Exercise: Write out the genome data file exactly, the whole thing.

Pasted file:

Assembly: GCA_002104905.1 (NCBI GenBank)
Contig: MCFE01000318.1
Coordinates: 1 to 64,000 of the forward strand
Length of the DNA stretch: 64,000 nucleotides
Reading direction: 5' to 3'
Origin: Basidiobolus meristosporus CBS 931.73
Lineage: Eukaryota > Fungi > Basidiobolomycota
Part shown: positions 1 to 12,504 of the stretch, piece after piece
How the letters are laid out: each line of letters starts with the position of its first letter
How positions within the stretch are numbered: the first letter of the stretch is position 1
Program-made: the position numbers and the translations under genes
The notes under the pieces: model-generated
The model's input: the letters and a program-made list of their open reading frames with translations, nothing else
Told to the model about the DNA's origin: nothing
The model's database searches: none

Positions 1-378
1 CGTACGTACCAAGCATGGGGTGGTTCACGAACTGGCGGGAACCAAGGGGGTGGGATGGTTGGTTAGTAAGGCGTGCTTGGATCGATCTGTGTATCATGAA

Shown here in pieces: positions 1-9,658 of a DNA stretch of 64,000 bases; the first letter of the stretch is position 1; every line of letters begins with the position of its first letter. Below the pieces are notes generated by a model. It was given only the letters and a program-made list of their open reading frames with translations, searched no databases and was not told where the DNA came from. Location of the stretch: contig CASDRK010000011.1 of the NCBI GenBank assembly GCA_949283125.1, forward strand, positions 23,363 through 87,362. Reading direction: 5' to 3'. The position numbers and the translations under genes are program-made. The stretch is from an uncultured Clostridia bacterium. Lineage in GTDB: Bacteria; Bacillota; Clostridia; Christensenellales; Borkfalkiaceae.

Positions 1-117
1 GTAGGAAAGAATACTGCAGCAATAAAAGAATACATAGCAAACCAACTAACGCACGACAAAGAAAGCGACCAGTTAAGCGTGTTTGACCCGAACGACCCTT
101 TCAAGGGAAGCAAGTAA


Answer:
Assembly: GCA_002104905.1 (NCBI GenBank)
Contig: MCFE01000318.1
Coordinates: 1 to 64,000 of the forward strand
Length of the DNA stretch: 64,000 nucleotides
Reading direction: 5' to 3'
Origin: Basidiobolus meristosporus CBS 931.73
Lineage: Eukaryota > Fungi > Basidiobolomycota
Part shown: positions 1 to 12,504 of the stretch, piece after piece
How the letters are laid out: each line of letters starts with the position of its first letter
How positions within the stretch are numbered: the first letter of the stretch is position 1
Program-made: the position numbers and the translations under genes
The notes under the pieces: model-generated
The model's input: the letters and a program-made list of their open reading frames with translations, nothing else
Told to the model about the DNA's origin: nothing
The model's database searches: none

Positions 1-378
1 CGTACGTACCAAGCATGGGGTGGTTCACGAACTGGCGGGAACCAAGGGGGTGGGATGGTTGGTTAGTAAGGCGTGCTTGGATCGATCTGTGTATCATGAA

Shown here in pieces: positions 1-9,658 of a DNA stretch of 64,000 bases; the first letter of the stretch is position 1; every line of letters begins with the position of its first letter. Below the pieces are notes generated by a model. It was given only the letters and a program-made list of their open reading frames with translations, searched no databases and was not told where the DNA came from. Location of the stretch: contig CASDRK010000011.1 of the NCBI GenBank assembly GCA_949283125.1, forward strand, positions 23,363 through 87,362. Reading direction: 5' to 3'. The position numbers and the translations under genes are program-made. The stretch is from an uncultured Clostridia bacterium. Lineage in GTDB: Bacteria; Bacillota; Clostridia; Christensenellales; Borkfalkiaceae.

Positions 1-117
1 GTAGGAAAGAATACTGCAGCAATAAAAGAATACATAGCAAACCAACTAACGCACGACAAAGAAAGCGACCAGTTAAGCGTGTTTGACCCGAACGACCCTT
101 TCAAGGGAAGCAAGTAA